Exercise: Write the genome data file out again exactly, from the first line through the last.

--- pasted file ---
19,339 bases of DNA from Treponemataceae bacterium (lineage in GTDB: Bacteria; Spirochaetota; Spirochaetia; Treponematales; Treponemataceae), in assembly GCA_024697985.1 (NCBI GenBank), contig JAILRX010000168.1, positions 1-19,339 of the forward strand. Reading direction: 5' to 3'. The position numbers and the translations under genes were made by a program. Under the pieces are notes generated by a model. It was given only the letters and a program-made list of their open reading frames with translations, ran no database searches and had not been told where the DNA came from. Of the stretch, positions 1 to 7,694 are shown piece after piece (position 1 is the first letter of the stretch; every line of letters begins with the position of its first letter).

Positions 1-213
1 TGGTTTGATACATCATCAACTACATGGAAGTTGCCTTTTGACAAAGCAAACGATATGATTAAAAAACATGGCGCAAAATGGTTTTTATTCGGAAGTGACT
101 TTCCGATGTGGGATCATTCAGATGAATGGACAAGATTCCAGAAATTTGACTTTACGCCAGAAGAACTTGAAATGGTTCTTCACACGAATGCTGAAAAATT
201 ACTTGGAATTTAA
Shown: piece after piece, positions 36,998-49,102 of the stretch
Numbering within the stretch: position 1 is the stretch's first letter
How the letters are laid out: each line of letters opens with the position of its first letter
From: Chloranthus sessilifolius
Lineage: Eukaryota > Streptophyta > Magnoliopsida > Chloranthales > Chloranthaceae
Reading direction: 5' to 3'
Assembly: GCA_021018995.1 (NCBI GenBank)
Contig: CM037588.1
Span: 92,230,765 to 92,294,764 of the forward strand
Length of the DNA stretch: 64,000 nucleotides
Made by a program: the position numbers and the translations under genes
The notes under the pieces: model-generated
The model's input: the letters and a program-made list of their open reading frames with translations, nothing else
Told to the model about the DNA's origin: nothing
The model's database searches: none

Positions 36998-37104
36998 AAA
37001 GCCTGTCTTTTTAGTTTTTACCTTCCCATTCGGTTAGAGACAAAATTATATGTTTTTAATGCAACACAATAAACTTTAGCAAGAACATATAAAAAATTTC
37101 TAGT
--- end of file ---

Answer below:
19,339 bases of DNA from Treponemataceae bacterium (lineage in GTDB: Bacteria; Spirochaetota; Spirochaetia; Treponematales; Treponemataceae), in assembly GCA_024697985.1 (NCBI GenBank), contig JAILRX010000168.1, positions 1-19,339 of the forward strand. Reading direction: 5' to 3'. The position numbers and the translations under genes were made by a program. Under the pieces are notes generated by a model. It was given only the letters and a program-made list of their open reading frames with translations, ran no database searches and had not been told where the DNA came from. Of the stretch, positions 1 to 7,694 are shown piece after piece (position 1 is the first letter of the stretch; every line of letters begins with the position of its first letter).

Positions 1-213
1 TGGTTTGATACATCATCAACTACATGGAAGTTGCCTTTTGACAAAGCAAACGATATGATTAAAAAACATGGCGCAAAATGGTTTTTATTCGGAAGTGACT
101 TTCCGATGTGGGATCATTCAGATGAATGGACAAGATTCCAGAAATTTGACTTTACGCCAGAAGAACTTGAAATGGTTCTTCACACGAATGCTGAAAAATT
201 ACTTGGAATTTAA
Shown: piece after piece, positions 36,998-49,102 of the stretch
Numbering within the stretch: position 1 is the stretch's first letter
How the letters are laid out: each line of letters opens with the position of its first letter
From: Chloranthus sessilifolius
Lineage: Eukaryota > Streptophyta > Magnoliopsida > Chloranthales > Chloranthaceae
Reading direction: 5' to 3'
Assembly: GCA_021018995.1 (NCBI GenBank)
Contig: CM037588.1
Span: 92,230,765 to 92,294,764 of the forward strand
Length of the DNA stretch: 64,000 nucleotides
Made by a program: the position numbers and the translations under genes
The notes under the pieces: model-generated
The model's input: the letters and a program-made list of their open reading frames with translations, nothing else
Told to the model about the DNA's origin: nothing
The model's database searches: none

Positions 36998-37104
36998 AAA
37001 GCCTGTCTTTTTAGTTTTTACCTTCCCATTCGGTTAGAGACAAAATTATATGTTTTTAATGCAACACAATAAACTTTAGCAAGAACATATAAAAAATTTC
37101 TAGT